Researchers Unveil a New Potential Antiviral Drug Target

“We need to discover how to boost AGO4 to ramp up protection against viral infections.”

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Viral infections are a constant health threat to humans as most of them are incurable. Vaccines are developed and used against many viruses but it takes a lot of time to deploy and does not help everyone.

Now, a study conducted by the researchers from the Massachusetts General Hospital (MGH) has revealed a new potential antiviral drug target that may help develop a new universal treatment against a variety of infectious diseases.

They said their findings suggest that the protein called Argonaute 4 (AGO4) is an “Achilles heel” for viruses. Until now, there has been little evidence of why AGO proteins are important.

Lead researcher Kate Jeffrey and her team found that AGO4 has a key role to play in protecting body cells against viruses. AGO4 has specifically been found antiviral in mammalian immune cells.

The researchers studied the antiviral effects of several Argonaute proteins. They found that the immune cells deficient in AGO4 were “hyper-susceptible” to viral infections. Simply put, cells with low AGO4 levels are more likely to get infected.

The study, which was published by Cell Reports, suggests that boosting the levels of AGO4 in cells could boost the immune system, providing protection against multiple viruses.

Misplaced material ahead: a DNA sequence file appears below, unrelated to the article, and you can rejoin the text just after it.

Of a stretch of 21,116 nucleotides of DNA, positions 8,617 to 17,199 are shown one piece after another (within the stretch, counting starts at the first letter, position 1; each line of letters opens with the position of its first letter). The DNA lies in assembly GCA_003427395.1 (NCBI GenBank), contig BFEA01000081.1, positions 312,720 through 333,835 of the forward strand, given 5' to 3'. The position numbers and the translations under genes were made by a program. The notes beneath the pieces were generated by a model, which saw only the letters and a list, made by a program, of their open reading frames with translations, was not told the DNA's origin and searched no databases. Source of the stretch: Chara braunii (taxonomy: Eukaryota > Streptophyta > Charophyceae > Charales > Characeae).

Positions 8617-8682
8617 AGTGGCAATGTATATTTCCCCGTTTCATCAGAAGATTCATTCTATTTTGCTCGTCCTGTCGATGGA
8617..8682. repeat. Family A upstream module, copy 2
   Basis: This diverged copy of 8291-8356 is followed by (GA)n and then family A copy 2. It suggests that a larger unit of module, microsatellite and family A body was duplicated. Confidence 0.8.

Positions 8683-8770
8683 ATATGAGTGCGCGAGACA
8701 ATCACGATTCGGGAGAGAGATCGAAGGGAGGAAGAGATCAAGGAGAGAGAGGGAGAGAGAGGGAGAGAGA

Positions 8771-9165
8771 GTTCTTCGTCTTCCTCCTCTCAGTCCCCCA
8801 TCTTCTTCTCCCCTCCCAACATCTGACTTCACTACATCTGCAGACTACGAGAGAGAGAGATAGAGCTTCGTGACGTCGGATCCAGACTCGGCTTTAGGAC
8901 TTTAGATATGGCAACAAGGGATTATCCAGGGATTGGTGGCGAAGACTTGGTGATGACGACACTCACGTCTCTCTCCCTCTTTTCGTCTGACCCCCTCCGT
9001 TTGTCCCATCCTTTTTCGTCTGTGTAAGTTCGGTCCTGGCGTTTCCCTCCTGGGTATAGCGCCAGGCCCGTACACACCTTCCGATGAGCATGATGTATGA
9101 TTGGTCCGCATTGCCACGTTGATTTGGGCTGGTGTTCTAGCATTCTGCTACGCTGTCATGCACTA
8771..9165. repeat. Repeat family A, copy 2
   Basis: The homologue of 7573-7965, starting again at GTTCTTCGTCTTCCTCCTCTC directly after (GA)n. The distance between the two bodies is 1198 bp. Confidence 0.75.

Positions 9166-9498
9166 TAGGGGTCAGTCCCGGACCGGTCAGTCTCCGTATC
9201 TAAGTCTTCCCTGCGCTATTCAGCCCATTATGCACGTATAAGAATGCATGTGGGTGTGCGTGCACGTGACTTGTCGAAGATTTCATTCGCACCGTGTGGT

Jeffrey said, “The goal is to understand how our immune system works so we can create treatments that work against a range of viruses, rather than just vaccines against a particular one.”

The researchers explained that mammals have four Argonaute proteins (1 to 4), which are known to act by silencing genes. These proteins are remarkably conserved throughout multiple living things. These proteins are the major antiviral defense strategy in mammals.

Previous studies conducted on influenza-infected mice have found that the animals with AGO4-deficiency have significantly higher levels of the virus.

“The next steps are to determine how broad-spectrum this is to any virus type, said Jeffrey. “Then we need to discover how to boost AGO4 to ramp up protection against viral infections.”